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Article
November 28, 1959

SECONDARY FAILURE OF RESPONSE TO TOLBUTAMIDE TREATMENT

Author Affiliations

Washington, D.C.

Clinical Assistant Professor of Medicine (Dr. DeLawter), Clinical Associate Professor of Medicine (Dr. Moss), Clinical Instructor of Medicine (Dr. Tyroler), and Assistant Professor of Medicine (Dr. Canary ), Department of Medicine, Georgetown University Medical School and the Diabetic Clinic, Georgetown University Hospital.

JAMA. 1959;171(13):1786-1792. doi:10.1001/jama.1959.03010310018005
Abstract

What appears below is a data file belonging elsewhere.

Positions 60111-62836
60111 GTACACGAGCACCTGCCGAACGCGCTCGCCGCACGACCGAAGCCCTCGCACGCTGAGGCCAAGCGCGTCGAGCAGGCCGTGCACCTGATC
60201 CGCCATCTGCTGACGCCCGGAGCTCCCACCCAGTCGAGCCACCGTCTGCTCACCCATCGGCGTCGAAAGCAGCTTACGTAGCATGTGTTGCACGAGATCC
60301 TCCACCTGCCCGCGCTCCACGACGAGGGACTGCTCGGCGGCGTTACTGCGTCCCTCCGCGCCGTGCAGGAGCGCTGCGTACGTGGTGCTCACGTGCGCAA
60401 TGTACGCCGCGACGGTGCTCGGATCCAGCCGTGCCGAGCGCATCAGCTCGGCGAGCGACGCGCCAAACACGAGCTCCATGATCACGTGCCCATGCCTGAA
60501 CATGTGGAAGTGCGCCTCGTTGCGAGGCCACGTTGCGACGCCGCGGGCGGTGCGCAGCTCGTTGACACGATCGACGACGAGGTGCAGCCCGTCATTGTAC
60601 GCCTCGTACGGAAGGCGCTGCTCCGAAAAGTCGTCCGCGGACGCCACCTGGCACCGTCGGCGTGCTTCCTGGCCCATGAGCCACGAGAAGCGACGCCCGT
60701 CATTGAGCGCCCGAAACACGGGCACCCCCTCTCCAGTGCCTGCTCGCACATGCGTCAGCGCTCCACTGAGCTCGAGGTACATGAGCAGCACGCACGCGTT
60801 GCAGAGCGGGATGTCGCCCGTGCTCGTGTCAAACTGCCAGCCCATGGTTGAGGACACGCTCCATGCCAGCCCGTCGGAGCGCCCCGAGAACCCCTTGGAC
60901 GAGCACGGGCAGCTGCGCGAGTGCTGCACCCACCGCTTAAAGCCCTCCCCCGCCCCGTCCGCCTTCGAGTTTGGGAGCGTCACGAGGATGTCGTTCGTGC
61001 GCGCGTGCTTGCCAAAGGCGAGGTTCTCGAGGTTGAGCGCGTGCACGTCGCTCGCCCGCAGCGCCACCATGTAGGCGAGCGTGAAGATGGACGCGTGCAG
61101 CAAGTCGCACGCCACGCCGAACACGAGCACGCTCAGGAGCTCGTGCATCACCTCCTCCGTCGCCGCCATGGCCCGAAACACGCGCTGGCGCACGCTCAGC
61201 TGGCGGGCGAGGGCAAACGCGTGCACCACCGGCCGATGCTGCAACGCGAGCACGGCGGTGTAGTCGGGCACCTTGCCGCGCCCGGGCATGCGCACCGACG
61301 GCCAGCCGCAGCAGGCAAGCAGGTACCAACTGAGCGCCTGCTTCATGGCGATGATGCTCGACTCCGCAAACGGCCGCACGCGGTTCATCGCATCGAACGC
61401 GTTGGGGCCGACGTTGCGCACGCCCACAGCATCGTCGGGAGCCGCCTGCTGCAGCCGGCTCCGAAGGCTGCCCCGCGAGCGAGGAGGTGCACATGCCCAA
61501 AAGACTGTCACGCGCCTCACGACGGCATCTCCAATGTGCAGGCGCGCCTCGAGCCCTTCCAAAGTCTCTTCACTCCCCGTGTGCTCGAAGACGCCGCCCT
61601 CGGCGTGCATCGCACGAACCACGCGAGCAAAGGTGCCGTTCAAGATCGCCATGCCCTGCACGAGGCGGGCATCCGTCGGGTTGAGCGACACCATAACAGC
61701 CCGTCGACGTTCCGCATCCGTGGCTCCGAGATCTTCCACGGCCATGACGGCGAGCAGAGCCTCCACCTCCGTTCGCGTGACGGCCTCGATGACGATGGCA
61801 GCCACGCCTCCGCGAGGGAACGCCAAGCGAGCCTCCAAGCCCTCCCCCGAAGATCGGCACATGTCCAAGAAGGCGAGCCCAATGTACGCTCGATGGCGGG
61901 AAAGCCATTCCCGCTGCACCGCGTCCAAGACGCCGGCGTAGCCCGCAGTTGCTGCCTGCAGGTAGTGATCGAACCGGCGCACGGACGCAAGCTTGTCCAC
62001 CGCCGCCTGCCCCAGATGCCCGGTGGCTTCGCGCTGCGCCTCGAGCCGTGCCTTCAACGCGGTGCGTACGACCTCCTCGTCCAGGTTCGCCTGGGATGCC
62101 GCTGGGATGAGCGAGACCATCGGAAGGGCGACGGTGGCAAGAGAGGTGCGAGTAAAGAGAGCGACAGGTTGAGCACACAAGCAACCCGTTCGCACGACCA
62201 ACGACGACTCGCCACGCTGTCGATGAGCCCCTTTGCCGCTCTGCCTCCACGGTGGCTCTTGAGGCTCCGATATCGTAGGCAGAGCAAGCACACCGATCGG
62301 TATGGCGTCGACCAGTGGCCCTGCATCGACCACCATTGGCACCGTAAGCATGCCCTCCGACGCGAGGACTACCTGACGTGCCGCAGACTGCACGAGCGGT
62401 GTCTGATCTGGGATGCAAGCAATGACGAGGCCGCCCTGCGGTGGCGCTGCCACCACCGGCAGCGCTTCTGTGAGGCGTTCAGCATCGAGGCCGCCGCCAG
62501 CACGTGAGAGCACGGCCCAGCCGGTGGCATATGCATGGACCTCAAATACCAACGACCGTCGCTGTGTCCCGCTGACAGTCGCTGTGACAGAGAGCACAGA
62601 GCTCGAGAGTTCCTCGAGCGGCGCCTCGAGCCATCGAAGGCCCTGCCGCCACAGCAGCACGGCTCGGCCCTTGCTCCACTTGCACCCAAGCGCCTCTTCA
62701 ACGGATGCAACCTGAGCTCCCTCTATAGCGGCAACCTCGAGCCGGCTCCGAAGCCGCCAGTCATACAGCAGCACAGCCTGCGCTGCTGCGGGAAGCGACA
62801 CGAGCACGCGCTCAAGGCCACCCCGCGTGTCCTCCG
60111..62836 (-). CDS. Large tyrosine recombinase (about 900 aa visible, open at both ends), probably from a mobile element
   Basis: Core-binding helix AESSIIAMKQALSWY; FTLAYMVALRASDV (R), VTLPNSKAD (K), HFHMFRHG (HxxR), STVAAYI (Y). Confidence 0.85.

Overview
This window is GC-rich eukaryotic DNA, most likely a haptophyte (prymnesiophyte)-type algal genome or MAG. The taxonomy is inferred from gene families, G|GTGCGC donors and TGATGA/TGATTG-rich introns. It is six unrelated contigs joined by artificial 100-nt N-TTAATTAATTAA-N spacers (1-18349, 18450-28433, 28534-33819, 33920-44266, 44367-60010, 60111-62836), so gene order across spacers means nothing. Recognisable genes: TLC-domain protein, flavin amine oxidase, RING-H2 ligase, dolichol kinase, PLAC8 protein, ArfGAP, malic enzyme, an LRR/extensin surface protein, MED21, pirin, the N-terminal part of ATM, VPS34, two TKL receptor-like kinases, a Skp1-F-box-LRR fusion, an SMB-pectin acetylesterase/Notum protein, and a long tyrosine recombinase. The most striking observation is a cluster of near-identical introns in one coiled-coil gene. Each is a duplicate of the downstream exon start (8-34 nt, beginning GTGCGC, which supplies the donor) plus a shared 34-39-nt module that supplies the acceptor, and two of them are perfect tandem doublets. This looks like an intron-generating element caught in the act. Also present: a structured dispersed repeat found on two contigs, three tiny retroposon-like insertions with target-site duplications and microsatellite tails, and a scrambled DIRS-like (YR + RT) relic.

A group of 200 patients with diabetes mellitus were observed for periods of many months as to their response to continued administration of tolbutamide. The average maintenance dose when patients were responding satisfactorily was 1 Gm. per day. The dosage was raised to 3 Gm. per day before the drug was considered to be ineffective. Thirty-two cases were classified as primary failures because the patient did not respond from the beginning. Cases in which the patient gradually became unresponsive were classified as secondary failures. These failures occurred at a rate of about 3 % per month. When return to insulin therapy became necessary, the amount needed was on the average the same as before, but marked individual differences occurred. The loss of responsiveness was usually permanent. No clues were obtained whereby it might be possible to predict how soon tolbutamide would become ineffective in a given patient. A few of the patients with secondary failure later responded to chlorpropamide. Half of those with failures responded to phenethylbiguanide.

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